It is common in present times for smaller gatherings to be held in public facilities (where celebrations used to be forbidden) where the writings and ideas of prominent black artists are witnessed and read allowed.
Books and Movies about Juneteenth
Best books for Juneteenth:
The best books to read on Juneteenth would be books that will inspire a crowd when you read them, and stir your emotions when you read them silently to yourself: I recommend these books and articles: Beloved, The Bluest Eye, Love, and Tar Baby (all by Toni Morrison).
As you can see, I’m a huge Toni Morrison fan, but if you’re looking for more diversity you can try out:
- Envisioning Emancipation: Black Americans and the End of Slavery by Deborah Willis
- The Brightest Day: A Juneteenth Historical Romance Anthology
- Juneteenth: A Celebration of Freedom by Charles A. Taylor
- Four Hundred Souls by Ibram X. Kendi and Keisha N. Blain
- The Warmth of Other Suns by Isabel Wilkerson
If you’re trying to get your children to read these books, try the Readability App – specifically designed to accelerate children to a high level of reading ASAP.
Best movies for Juneteenth:
In college I minored in Africana Studies, so I’m used to reading and studying a huge array of literature and media on Black….everything.
The best movies for Juneteenth in my opinion would “educate, celebrate and agitate” relative to the issues slaves faced from the late 1400’s and Black people face until now. I would recommend: Beloved, Amistad, Maya Angelou (And Still I Rise), Toni Morrison (The Pieces I am).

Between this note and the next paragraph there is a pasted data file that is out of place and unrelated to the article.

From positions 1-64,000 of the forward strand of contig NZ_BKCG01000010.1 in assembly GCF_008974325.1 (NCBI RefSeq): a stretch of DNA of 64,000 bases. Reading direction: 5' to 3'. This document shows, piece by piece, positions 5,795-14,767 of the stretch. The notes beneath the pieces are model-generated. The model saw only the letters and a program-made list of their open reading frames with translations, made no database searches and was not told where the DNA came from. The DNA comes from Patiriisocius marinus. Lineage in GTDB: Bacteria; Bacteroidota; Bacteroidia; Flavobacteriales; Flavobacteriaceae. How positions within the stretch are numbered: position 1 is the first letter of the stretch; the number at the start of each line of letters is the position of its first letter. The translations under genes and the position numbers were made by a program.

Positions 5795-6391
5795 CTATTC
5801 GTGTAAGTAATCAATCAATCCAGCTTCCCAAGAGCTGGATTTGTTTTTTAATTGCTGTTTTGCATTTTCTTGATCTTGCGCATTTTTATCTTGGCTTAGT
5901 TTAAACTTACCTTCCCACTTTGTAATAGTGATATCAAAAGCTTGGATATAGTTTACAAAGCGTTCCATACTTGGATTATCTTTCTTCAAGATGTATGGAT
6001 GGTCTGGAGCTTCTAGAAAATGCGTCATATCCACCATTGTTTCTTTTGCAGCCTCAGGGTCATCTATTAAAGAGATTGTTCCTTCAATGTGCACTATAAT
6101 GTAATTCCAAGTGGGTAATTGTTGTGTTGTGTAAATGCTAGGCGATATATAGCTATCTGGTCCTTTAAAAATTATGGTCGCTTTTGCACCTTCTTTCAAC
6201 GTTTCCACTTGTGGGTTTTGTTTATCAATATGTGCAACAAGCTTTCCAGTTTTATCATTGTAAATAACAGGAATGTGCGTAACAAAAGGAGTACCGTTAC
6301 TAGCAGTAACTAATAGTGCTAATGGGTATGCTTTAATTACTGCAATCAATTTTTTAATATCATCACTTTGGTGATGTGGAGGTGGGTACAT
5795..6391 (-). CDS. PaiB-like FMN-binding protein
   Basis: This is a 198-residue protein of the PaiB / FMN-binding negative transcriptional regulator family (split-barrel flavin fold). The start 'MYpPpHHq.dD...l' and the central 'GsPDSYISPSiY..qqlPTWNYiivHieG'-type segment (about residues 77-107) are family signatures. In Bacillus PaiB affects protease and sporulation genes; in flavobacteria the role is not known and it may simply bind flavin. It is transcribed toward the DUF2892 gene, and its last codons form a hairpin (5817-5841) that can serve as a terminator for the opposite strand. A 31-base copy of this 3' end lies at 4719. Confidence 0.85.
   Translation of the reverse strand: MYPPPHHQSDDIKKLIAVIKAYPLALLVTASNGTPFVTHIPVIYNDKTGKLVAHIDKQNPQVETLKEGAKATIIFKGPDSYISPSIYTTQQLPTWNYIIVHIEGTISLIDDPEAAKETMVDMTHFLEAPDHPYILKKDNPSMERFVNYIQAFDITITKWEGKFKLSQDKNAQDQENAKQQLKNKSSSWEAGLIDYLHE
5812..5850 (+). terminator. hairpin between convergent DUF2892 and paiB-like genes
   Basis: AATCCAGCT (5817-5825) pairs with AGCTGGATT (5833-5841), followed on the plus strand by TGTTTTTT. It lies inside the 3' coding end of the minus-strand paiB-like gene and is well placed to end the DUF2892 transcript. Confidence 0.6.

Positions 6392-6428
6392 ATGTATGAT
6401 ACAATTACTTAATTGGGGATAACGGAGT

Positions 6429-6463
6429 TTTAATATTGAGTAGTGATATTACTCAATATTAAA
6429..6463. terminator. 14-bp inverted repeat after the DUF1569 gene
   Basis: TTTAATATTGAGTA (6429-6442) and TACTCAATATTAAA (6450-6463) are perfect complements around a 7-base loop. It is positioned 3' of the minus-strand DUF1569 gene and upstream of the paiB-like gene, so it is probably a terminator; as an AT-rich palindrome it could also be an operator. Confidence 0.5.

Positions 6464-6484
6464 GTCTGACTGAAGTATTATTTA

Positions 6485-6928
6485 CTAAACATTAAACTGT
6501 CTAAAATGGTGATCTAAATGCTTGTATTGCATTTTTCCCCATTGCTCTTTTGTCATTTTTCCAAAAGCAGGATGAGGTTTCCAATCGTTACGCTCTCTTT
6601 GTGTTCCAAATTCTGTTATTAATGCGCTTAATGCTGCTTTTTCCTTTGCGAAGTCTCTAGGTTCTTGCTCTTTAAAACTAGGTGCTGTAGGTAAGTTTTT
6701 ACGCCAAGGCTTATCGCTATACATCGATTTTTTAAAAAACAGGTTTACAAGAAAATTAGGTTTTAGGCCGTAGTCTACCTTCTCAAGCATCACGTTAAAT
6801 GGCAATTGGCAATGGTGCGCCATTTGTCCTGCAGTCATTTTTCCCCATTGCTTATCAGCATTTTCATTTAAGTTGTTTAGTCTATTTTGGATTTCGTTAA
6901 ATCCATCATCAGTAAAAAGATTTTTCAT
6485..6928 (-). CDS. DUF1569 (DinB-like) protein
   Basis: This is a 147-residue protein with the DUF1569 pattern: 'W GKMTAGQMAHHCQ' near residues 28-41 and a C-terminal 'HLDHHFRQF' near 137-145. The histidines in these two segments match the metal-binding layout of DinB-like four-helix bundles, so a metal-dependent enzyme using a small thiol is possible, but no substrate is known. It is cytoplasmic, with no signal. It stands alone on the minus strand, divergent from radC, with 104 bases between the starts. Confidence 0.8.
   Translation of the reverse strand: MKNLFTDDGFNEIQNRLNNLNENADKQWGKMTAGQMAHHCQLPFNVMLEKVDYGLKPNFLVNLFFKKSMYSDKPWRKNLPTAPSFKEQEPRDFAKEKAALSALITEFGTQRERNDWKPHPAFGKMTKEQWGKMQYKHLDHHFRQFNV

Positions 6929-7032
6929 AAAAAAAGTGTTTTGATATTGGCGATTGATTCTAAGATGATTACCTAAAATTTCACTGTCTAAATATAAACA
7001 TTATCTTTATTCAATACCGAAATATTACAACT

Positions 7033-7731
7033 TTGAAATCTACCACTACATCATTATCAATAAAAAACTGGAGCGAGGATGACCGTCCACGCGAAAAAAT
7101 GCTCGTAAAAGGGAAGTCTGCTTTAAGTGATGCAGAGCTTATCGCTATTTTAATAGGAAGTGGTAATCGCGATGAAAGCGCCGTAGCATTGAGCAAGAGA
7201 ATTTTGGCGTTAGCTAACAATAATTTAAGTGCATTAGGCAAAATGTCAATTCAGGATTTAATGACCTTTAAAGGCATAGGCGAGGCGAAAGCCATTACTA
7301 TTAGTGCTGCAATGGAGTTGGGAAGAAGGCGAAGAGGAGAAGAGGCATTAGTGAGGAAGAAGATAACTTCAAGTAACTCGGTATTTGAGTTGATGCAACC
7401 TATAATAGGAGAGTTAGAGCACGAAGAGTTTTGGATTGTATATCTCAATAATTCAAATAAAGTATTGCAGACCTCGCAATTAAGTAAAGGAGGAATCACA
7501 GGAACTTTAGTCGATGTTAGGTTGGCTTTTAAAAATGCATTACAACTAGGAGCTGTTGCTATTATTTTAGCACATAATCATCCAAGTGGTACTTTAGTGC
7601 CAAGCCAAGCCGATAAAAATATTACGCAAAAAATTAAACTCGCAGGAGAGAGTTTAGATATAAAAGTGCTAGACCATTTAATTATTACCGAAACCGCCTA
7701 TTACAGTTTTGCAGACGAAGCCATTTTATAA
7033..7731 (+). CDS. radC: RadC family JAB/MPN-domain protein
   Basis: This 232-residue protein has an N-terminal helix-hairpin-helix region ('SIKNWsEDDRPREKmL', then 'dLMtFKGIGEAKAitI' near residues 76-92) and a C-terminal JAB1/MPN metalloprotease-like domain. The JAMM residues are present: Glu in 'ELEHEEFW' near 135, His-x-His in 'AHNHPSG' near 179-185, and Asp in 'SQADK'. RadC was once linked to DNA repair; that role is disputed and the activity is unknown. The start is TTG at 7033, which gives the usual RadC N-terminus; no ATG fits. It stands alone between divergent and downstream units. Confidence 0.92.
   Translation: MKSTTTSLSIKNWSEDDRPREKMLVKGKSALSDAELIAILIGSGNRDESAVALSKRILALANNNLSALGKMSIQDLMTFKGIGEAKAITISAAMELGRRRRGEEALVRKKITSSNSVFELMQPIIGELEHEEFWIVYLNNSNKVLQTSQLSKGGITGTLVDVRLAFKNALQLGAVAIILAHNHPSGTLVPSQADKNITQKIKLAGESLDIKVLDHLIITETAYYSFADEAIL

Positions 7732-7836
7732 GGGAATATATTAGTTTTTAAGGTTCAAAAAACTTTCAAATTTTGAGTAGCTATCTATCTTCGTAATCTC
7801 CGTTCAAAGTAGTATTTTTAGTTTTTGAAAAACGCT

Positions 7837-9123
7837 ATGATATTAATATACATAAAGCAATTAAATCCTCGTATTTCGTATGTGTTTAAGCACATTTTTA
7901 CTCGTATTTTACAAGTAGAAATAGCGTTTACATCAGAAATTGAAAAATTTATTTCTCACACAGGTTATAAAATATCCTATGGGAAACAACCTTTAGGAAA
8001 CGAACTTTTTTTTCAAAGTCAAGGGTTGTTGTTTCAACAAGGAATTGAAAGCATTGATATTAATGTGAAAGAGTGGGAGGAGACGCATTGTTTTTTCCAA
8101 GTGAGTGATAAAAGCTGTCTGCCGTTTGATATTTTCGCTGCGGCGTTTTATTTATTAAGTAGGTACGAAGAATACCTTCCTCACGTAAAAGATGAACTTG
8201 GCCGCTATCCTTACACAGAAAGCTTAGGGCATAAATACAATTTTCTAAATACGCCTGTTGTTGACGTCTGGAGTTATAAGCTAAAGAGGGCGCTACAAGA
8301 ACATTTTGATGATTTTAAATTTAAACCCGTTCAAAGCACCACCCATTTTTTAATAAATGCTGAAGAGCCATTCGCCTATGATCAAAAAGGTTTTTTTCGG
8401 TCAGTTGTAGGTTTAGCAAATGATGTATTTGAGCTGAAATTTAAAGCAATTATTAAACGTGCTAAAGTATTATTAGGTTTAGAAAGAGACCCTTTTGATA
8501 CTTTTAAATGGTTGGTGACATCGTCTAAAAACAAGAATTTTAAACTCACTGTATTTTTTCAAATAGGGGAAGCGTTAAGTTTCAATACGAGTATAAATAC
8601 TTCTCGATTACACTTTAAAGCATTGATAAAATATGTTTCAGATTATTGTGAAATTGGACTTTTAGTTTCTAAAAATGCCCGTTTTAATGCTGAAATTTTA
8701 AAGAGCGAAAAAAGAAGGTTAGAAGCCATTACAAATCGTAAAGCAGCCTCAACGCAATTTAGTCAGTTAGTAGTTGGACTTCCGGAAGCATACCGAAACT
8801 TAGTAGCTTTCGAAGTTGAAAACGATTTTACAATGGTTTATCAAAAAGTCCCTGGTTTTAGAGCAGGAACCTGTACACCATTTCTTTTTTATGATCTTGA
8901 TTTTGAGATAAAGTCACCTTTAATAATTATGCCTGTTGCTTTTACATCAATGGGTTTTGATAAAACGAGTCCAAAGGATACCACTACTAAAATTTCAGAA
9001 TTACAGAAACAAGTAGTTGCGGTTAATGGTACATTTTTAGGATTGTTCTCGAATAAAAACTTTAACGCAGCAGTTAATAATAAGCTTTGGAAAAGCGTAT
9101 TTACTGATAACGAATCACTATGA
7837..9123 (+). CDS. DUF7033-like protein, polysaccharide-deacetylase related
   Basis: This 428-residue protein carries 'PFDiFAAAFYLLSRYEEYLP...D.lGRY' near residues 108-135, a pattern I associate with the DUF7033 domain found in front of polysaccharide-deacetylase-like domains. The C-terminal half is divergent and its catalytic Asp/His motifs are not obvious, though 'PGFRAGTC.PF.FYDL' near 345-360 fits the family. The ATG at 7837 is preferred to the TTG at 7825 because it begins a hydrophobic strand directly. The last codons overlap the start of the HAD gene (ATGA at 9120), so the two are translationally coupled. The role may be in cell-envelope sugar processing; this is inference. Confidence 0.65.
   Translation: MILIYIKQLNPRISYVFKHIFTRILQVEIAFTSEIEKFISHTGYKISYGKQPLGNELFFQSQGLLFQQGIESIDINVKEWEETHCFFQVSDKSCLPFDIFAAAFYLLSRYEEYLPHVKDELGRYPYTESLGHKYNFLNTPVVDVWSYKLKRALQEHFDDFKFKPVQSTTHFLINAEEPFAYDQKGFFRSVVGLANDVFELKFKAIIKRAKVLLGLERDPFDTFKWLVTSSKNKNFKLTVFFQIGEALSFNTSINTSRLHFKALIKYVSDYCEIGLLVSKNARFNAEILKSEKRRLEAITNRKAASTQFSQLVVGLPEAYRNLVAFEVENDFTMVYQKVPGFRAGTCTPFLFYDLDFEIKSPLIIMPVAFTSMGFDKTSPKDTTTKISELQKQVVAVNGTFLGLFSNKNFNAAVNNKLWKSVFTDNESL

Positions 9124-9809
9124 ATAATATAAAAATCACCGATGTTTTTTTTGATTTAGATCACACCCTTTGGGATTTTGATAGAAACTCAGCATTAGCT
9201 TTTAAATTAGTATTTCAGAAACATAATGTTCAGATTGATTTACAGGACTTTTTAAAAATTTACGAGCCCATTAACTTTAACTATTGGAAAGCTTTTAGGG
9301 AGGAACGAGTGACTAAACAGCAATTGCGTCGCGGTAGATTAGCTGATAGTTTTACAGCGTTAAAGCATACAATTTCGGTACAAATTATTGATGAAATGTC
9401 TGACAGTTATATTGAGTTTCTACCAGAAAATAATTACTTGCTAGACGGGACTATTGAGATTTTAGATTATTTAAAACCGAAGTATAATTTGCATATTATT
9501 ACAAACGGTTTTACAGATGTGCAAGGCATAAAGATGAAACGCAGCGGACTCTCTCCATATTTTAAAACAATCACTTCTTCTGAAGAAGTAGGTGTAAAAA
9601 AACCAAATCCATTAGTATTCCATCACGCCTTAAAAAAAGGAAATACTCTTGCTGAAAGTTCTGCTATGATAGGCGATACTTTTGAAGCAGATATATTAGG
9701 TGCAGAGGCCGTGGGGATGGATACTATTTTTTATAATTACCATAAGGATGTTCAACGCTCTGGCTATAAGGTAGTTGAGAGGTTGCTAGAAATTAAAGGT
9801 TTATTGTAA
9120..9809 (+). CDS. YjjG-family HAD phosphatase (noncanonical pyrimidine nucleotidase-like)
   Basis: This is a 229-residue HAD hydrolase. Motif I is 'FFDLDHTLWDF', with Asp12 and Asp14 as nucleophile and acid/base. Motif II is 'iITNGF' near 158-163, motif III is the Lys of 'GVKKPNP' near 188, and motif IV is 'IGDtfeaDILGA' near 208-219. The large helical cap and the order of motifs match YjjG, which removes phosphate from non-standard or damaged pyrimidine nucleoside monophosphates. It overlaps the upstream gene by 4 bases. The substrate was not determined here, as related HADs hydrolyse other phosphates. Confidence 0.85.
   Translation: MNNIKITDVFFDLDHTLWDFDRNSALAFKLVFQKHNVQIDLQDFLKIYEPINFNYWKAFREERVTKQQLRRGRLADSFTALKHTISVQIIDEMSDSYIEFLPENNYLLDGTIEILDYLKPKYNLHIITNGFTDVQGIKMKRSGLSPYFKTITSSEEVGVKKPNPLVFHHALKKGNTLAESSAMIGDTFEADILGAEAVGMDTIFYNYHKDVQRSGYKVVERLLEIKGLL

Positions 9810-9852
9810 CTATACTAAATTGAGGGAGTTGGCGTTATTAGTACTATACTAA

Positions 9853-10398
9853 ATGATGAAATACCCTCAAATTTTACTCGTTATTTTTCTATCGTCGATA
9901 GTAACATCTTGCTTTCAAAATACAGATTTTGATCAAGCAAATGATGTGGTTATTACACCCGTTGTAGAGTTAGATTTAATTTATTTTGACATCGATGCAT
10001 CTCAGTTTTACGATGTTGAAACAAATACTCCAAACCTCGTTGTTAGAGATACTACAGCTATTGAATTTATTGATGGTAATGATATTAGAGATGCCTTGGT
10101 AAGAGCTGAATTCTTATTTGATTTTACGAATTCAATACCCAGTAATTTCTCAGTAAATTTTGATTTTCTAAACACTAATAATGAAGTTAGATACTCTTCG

You could also try these out (movies/documentaries to watch on Juneteenth):
- When they see us by Ava DuVernay
- The 13th by Ava DuVernay
- Say Her Name: The Life and Death of Sandra Bland
- I am not your Negro
- Django Unchained
- Free State of Jones
- White like me
- 12 Years a Slave
9 Best Juneteenth Quotes
- “Freeing yourself was one thing, claiming ownership of that freed self was another.” — Toni Morrison
- We weren’t pushing Black is beautiful. We just showed it. – Katherine Dunham
- “Freedom is never voluntarily given by the oppressor; it must be demanded by the oppressed.” — Martin Luther King Jr.
- When you say ‘Black is beautiful’ you are saying, ‘Man you are okay as you are, begin to look upon yourself as a human being’. – Steven Biko
- “I had crossed the line. I was free; but there was no one to welcome me to the land of freedom. I was a stranger in a strange land.” — Harriet Tubman
- “You may kill me with your hatefulness. But still, like air, I’ll rise.” — Maya Angelou
- “Frederick Douglass taught that literacy is the path from slavery to freedom. There are many kinds of slavery and many kinds of freedom, but reading is still the path.” – Carl Sagan
- “Knowledge makes a man unfit to be a slave.”- Frederick Douglass
- “You can’t hold a man down without staying down with him.” – Booker T. Washington
Black Experts (on racism, African American history etc…)
- Walter Graeson
- Kwame Anthony Appiah
- Mary Frances Berry
- Stephen L. Carter
- Ta-Nehisi Coates
- Patricia Hill Collins
- Kimberlé W. Crenshaw
- Angela Davis
- Henry Louis Gates, Jr.
- Joy DeGruy
- Annette Gordon-Reed
- Angela P. Harris
- Ephraim Isaac
- Edmond J. Keller
- Randall L. Kennedy
- John H. McWhorter
- Rhonda Vonshay Sharpe
- Claude M. Steele
- Beverley Daniel Tatum
- Cornel West
- William J. Wilson